AstraZeneca says vaccines against new variants may take six months to produce
AstraZeneca said in a a company document published Thursday that producing vaccines focused on combating new COVID-19 variants could take at least six months.
The Anglo-Swedish drugmaker, which has worked with Oxford University to produce its vaccine, said in a 2020 review that it “hopes to reduce the time needed to reach production at scale to between six to nine months, by utilising existing clinical data and optimising its established supply chain.”
The AstraZeneca vaccine, now rolling out in the U.K. and European Union, was praised for its cheap production costs and its less-constraining storage requirements. But recent data has showed it offers “minimal protection” against a COVID-19 variant that was first discovered in South Africa.
CEO Pascal Soriot acknowledged the vaccine’s faults during a call with reporters, according to Reuters.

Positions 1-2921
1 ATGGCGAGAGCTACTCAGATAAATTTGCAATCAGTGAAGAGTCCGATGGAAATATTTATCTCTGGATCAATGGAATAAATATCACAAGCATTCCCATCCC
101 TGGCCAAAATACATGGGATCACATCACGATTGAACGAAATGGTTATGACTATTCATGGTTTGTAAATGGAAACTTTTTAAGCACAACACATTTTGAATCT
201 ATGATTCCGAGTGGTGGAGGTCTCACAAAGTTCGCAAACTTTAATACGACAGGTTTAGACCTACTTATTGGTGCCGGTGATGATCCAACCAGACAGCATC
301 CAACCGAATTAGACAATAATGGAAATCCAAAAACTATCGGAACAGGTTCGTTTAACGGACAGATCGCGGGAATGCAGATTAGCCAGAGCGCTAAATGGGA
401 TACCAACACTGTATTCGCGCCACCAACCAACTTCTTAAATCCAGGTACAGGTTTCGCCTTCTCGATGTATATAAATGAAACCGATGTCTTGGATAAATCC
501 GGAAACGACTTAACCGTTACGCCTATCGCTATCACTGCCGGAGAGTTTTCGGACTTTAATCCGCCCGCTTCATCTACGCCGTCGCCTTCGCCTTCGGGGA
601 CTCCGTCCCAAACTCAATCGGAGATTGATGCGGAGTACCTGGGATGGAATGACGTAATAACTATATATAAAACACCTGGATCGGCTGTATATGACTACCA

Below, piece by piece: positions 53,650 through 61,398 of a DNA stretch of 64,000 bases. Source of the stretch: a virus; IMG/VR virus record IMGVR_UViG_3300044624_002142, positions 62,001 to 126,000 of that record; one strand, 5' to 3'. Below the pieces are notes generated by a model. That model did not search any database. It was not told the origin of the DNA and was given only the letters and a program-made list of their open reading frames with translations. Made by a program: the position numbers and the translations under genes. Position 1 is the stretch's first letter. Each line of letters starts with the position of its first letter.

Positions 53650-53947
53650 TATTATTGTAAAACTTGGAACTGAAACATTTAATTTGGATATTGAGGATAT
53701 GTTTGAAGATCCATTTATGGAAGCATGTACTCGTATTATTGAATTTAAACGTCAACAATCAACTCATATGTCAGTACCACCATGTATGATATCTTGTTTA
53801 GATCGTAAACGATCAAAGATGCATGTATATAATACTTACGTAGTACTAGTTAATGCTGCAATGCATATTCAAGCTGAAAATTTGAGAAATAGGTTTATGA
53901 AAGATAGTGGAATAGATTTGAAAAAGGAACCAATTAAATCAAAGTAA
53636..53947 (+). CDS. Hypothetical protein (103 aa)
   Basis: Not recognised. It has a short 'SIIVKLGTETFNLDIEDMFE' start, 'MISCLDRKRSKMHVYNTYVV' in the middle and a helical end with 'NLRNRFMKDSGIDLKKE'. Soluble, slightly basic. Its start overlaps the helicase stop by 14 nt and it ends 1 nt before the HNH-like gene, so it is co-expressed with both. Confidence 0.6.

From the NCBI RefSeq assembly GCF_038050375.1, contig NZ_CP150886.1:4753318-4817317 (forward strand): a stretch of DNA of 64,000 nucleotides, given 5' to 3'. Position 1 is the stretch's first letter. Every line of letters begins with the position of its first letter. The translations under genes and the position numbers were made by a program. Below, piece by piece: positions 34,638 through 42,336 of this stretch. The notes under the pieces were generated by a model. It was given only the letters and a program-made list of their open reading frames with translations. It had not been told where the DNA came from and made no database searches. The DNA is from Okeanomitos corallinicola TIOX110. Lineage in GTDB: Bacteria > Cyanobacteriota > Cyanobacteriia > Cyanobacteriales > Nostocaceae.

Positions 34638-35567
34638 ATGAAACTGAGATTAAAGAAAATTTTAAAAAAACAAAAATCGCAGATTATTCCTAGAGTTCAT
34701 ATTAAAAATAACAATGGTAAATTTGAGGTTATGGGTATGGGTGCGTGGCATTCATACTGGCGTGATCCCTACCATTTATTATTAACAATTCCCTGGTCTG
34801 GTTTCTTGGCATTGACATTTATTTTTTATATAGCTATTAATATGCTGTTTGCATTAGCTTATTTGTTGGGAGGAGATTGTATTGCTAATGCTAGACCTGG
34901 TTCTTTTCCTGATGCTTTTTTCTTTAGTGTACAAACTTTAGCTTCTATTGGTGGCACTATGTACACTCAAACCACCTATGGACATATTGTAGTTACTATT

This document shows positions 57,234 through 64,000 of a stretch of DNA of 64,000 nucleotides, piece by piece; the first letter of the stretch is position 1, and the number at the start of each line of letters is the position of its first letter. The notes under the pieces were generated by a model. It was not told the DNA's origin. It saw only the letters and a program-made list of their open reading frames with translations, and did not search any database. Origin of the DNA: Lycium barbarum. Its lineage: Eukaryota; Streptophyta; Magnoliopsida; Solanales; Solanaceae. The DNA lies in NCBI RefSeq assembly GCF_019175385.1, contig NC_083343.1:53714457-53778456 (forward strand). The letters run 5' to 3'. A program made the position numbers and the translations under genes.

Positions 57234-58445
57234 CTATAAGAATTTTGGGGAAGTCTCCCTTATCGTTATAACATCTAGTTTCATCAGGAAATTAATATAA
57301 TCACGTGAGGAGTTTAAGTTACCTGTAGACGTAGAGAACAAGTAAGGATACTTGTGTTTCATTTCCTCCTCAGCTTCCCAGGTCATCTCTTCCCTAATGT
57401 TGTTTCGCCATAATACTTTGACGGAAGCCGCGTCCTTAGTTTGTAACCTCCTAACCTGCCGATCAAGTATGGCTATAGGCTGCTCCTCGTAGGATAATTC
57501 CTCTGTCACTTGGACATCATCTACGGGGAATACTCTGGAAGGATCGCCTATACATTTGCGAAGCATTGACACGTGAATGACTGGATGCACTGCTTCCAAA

“Is it perfect? No, it’s not perfect, but it’s great. Who else is making 100 million doses in February?” he asked.
“We’re going to save thousands of lives, and that’s why we come to work every day,” he added.
South Africa ordered providers in the country to stop administering the AstraZeneca vaccine; the more contagious strain of the coronavirus has become dominant in South Africa.
Still, the World Health Organization (WHO) recommended the vaccine for emergency use for adults, including in countries where variants are the most prominent.
“Even if there is a reduction in the possibility of these vaccines having a full impact in its protection capacity especially against severe disease, there is no reason not to recommend its use even in countries that have the circulation of the variants,” Alejandro Cravioto, the chairman of WHO’s Strategic Advisory Group of Experts on Immunizations, said on Wednesday.
AstraZeneca also reported on Thursday that it saw double-digit revenue growth last year despite the pandemic.
That financial gain does not include any growth due to the vaccine, which will be reported separately. AstraZeneca has vowed to provide its vaccine on a nonprofit basis throughout the pandemic, The Associated Press noted.